Thursday, October 16, 2008
C.A. Finds Right to Cross-Examination at Administrative Hearing
By STEVEN M. ELLIS, Staff Writer
A county rent review board violated due process when it declined to allow a mobile home park owner to cross-examine tenants challenging an increase in their rent, this district’s Court of Appeal ruled yesterday.
Ordering the matter remanded for a new hearing, Div. Six ruled that the County of San Luis Obispo Rent Review Board rendered the administrative process in which the owner claimed it was exempt from a county rent control ordinance fundamentally unfair when the board permitted the tenants to testify without being subject to cross-examination and then made findings against the owner based on that testimony.
Nine tenants of mobile home park owner Manufactured Home Communities who were each party to a 12-month lease agreement petitioned the board for relief after receiving notice that the owner was increasing their rent, contending that the increases violated a county mobile home rent control ordinance.
Exemption From Ordinance
Although the ordinance contained an exemption for tenancies covered by leases or contracts providing for more than a month-to-month tenancy, the tenants claimed at a hearing before the board that the owner’s agent had told them that the leases were subject to rent control, and accused the owner of “fraudulent misrepresentation” and “mob-like corporate bullying tactics.”
The owner argued that the exemption was applicable and sought to cross-examine the tenants, but the board denied the request, with one of its members explaining that the board “always allow[s] the people to speak without fear of cross-examination, because it is a fearful thing.”
The board then determined that even though the terms of the leases might normally make them exempt from the ordinance, the owner and the tenants had treated the tenancies as though they were subject to it.
Finding that the owner continued this practice, did not explain the leases and misrepresented the terms, and that the tenants had rescinded the leases, making them month-to-month tenancies subject to rent control, the board—in a decision later upheld by the county’s Board of Supervisors—determined the proposed rent increases were invalid.
Manufactured Home Communities petitioned for a writ of administrative mandamus, alleging that it was denied a fair hearing because of the board’s prohibition on the cross-examination of the tenants, but San Luis Obispo Superior Court Judge Martin J. Tangeman denied relief, finding that the leases were not exempt from the ordinance because they did not comply with state law and were fatally uncertain, illusory and invalid.
On appeal, the park owner renewed its assertion that it had been deprived of due process, and the Court of Appeal, in an opinion by Presiding Justice Arthur Gilbert, agreed.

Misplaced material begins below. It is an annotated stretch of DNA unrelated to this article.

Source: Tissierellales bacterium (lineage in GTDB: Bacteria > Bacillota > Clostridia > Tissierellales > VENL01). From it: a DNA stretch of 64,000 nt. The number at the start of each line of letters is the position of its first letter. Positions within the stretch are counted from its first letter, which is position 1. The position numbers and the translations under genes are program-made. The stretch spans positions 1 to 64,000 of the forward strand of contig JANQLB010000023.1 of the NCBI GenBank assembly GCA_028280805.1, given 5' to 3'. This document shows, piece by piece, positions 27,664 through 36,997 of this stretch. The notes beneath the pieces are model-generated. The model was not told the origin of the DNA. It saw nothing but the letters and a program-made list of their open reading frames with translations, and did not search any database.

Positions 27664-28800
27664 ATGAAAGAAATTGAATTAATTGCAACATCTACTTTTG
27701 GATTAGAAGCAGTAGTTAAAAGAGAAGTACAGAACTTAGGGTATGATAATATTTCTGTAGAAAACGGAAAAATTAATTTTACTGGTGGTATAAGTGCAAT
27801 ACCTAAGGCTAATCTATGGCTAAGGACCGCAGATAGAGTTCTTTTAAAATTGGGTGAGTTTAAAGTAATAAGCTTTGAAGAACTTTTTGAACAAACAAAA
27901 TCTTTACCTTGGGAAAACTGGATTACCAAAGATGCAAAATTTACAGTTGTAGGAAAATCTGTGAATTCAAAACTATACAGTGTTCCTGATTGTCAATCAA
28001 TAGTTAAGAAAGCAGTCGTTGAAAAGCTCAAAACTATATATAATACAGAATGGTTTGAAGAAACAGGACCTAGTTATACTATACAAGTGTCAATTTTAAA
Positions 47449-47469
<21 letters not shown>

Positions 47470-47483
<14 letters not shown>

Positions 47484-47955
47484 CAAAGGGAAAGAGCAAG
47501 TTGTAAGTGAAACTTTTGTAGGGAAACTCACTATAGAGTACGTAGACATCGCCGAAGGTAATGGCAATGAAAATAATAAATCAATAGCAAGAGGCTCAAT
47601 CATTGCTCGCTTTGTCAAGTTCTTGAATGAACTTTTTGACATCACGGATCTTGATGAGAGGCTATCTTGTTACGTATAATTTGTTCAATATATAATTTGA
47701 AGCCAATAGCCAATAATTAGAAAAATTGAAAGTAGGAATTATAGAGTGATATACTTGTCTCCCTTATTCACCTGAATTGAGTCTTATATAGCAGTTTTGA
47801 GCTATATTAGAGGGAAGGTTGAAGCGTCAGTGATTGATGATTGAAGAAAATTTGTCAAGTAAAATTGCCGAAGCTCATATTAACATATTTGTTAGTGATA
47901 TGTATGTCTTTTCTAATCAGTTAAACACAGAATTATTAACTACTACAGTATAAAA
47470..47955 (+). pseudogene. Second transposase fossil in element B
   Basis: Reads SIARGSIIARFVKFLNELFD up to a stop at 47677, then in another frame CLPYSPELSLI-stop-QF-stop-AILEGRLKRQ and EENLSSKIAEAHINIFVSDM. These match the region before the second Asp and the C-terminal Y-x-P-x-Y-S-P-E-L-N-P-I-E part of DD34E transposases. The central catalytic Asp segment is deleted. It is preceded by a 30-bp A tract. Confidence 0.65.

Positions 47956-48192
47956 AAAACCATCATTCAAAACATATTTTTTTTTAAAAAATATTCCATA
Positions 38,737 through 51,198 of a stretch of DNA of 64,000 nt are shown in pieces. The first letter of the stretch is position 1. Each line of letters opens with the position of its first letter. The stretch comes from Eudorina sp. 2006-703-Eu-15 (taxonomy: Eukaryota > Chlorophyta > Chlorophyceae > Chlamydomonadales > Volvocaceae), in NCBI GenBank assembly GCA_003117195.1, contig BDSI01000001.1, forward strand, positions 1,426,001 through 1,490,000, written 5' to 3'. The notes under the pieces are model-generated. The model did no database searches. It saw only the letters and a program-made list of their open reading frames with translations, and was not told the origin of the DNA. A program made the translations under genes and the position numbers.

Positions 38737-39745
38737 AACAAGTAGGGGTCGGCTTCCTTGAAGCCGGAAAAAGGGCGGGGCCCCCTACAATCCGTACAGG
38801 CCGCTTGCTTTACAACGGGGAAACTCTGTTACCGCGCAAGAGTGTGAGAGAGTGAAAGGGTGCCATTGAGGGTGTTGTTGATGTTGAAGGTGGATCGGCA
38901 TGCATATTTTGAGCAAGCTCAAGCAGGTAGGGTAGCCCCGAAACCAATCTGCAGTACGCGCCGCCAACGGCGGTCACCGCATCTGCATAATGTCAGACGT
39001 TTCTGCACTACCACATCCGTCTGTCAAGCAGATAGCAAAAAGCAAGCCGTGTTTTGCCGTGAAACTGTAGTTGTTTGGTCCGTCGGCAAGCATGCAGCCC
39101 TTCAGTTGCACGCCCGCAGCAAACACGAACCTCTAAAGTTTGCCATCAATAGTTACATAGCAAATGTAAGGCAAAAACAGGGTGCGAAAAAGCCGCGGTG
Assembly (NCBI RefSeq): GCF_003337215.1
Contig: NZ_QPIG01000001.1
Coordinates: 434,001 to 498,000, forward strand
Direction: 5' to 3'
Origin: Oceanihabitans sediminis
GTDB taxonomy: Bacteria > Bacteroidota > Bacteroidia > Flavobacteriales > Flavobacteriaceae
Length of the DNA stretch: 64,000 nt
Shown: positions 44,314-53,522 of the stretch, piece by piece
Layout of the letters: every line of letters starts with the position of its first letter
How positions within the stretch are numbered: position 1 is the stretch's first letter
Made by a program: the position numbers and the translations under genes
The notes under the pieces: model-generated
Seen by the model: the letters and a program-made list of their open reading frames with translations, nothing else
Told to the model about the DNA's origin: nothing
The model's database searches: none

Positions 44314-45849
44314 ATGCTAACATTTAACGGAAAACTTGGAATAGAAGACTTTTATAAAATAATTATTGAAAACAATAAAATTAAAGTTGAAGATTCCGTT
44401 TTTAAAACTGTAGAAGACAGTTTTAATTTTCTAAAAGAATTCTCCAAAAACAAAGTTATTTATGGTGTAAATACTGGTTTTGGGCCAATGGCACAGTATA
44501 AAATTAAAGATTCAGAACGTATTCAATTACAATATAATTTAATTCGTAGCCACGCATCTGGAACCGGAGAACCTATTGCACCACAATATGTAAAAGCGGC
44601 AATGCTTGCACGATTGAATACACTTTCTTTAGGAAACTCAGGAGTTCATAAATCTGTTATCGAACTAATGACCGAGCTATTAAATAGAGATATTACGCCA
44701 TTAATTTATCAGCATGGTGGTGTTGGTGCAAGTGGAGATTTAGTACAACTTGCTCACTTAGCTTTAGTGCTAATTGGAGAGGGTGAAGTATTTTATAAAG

“The Board found the tenants’ testimony to be credible and ‘never rebutted,’ he wrote. “But it did not allow MHC to test their veracity or rebut them through cross-examination.
“The tenants had an unfair advantage. They could select the facts they wanted the Board to hear, and avoid questions concerning those facts. The tenants also gave narrative statements, and one read from a prepared text.
“There are valid reasons for restricting cross-examination in some administrative proceedings. But this was not a quasi-legislative hearing or an informal public hearing where speakers are not sworn and cross-examination could inhibit public comment….
“This was an adversarial hearing where the tenants requested the Board to make findings against MHC. The rent control ordinance requires findings and testimony under oath, and the board exercised “judicial-like” powers in deciding the parties’ rights involving their individual leases.”
Noting that each tenant’s testimony involved individual circumstances and serious accusations, Gilbert concluded that the board had “undermined the fairness of the proceeding,” and instructed the trial court to remand the matter to the board for a new hearing.
Gilbert further determined that the leases themselves were facially valid and exempt from the ordinance, but wrote that there might be merit to the tenants’ claim that the owner was equitably estopped from imposing the rental increase.
“The Board admitted evidence to explain what the parties intended and found that the leases were augmented by oral representations…. It correctly determined that testimony was needed…[and] that the lease language “might exempt” it from the ordinance, but that testimony could reveal a different result.
“But the Board improperly restricted the testimony. After a hearing on remand, the Board could find that the tenants were misled, or that the park is estopped from claiming it is exempt from rent control…. But such findings must be based on substantial evidence and on testimony subject to cross-examination.”
Justices Paul H. Coffee and Steven Z. Perren joined Gilbert in his opinion.
The case is Manufactured Home Communities, Inc. v. County of San Luis Obispo, B196426.
Copyright 2008, Metropolitan News Company